There were no glaring lights or roaring crowds – just the hum of her car’s engine. But Eliza “ELZ” Indriani still felt the chills.

It mattered little that she was competing with 19 other racers from the confines of an empty room, with COVID-19 preventing large scale gatherings. She was finally in the driver’s seat for her sim racing tournament debut.

“I was so nervous that I forgot which was the gas and brake pedal,” recalled the 29-year-old, who became Indonesia’s first professional female sim racer last year when she took part in the Indonesia Motorsport Championship in December.

She finished 16th in a grid of 20 and admitted to feeling “like a noob”. But more importantly, the ardent fan of racing has arrived at the start line, years after her first lap on Gran Turismo 2 when she was just six. Today, ELZ has gone from playing on the original PlayStation to a rig equipped with a steering wheel, gear shifter, pedals and a widescreen monitor.

Photo credit: Eliza Indriani

The former graphic designer co-founded the all-female team Luna Nera Esports in early 2020 to cultivate a female gaming community. She began representing them a few months later after she connected with more sim racers over Instagram.

“When I play racing games, I can push myself to the limit and be the best version of me,” said ELZ. In her second tournament, she qualified for the finals at 9th and ended in 16th in the finals. She races in games such as Gran Turismo, R Factor 2 and Assetto Corza.

One driver she looks up to is British racer Jamie Chadwick, the first female and youngest ever champion of the British GT Championship. Chadwick has supported the inclusion of more women in sim racing.

Eyes on the road

To prove girls can make it at sim racing, ELZ trains for about nine hours daily on different tracks with a plethora of cars. It’s about “getting to know your car”, she explained. Typically, tournament organisers will reveal the track and type of car players will have to use two weeks ahead. This kicks off a gruelling period up till match day.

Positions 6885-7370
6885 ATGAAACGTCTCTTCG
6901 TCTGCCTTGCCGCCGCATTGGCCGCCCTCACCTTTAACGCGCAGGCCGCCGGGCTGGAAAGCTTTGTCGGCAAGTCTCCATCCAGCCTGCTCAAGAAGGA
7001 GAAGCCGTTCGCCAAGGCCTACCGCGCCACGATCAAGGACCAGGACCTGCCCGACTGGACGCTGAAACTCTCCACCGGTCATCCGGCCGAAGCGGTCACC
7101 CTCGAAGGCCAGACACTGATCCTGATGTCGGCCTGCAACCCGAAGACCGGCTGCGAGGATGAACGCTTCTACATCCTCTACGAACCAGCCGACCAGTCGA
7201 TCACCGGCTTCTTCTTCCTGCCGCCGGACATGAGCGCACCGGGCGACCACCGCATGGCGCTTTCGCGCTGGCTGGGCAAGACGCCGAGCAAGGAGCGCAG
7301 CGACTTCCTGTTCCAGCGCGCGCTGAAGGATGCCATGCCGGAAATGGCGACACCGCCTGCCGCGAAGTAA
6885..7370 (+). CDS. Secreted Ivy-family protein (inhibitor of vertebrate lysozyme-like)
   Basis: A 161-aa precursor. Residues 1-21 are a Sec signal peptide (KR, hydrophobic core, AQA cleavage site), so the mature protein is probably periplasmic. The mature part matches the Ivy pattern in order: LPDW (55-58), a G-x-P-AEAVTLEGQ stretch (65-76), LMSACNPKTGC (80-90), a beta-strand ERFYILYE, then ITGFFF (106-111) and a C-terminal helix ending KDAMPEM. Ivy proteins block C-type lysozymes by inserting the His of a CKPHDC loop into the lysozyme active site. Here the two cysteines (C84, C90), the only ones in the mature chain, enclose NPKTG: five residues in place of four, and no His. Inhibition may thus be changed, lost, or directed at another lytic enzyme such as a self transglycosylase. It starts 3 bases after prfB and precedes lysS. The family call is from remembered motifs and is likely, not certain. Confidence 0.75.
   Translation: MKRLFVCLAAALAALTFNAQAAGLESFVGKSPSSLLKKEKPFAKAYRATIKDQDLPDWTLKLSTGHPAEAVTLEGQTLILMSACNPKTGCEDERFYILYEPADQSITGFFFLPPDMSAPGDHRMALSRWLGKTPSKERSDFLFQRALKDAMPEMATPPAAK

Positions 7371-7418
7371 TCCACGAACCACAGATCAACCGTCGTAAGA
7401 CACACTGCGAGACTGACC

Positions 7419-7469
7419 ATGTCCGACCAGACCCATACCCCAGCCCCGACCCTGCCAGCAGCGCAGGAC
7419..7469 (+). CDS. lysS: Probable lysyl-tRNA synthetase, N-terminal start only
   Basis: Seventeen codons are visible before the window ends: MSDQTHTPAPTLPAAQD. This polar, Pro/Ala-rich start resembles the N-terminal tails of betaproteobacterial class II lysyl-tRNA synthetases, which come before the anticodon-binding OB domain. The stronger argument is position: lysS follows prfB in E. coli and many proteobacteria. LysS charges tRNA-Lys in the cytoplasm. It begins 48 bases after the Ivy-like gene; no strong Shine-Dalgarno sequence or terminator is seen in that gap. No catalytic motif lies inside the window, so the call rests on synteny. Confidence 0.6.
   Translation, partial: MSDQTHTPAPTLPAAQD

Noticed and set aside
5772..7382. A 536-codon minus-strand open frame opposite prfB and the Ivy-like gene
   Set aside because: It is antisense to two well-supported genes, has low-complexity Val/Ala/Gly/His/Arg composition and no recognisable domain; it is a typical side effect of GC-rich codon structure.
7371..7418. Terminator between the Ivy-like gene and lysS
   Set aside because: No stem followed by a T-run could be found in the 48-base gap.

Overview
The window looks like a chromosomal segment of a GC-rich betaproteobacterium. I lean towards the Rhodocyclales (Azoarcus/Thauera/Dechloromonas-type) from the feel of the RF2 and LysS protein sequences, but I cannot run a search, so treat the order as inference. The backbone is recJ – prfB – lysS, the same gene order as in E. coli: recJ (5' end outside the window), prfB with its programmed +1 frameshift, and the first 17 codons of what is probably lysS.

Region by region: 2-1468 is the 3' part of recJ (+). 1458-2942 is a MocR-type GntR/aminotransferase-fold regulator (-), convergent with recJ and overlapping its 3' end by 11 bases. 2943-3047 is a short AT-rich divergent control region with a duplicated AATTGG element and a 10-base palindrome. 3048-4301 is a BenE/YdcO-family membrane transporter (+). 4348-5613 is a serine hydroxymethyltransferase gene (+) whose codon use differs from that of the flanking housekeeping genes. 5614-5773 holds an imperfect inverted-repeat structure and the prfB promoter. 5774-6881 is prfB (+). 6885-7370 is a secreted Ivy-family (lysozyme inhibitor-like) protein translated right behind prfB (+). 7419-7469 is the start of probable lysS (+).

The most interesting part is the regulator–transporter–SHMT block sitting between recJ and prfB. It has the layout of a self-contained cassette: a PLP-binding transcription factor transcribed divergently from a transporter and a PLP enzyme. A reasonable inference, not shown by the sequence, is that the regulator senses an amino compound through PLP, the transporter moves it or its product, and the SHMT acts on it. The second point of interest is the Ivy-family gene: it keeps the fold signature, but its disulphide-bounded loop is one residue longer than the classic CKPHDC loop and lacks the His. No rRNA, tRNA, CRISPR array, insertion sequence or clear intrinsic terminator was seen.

Photo credit: Eliza Indriani

“You have to memorise the track and the speed you need on every turn, said ELZ, whose coach is Indonesian racer Rizal Sungkar. Most days, they will review races via video analysis and hold discussions on Discord. “Practising can be boring for some people because you drive 50 laps for three hours, but my advice is try to find something interesting (to focus on).”

She has set her sights on the highly anticipated Balap di Rumah in April, where sim racers compete against pro racers on Assetto Corza. It helps that she has familial support for her newfound career – her mother even texts her reminders about upcoming tournaments.

While sim racing is male-dominated, she asserted that cars do not distinguish between males and females. She is also grateful to play in a welcoming community and hopes a fellow female racer will join her soon. The toxic environment in many other titles does not manifest here, allowing her to thrive. “The people in sim racing are excited to see a female brave enough to step into the scene,” she said. “There’s no gender in racing games – we just want to win.”

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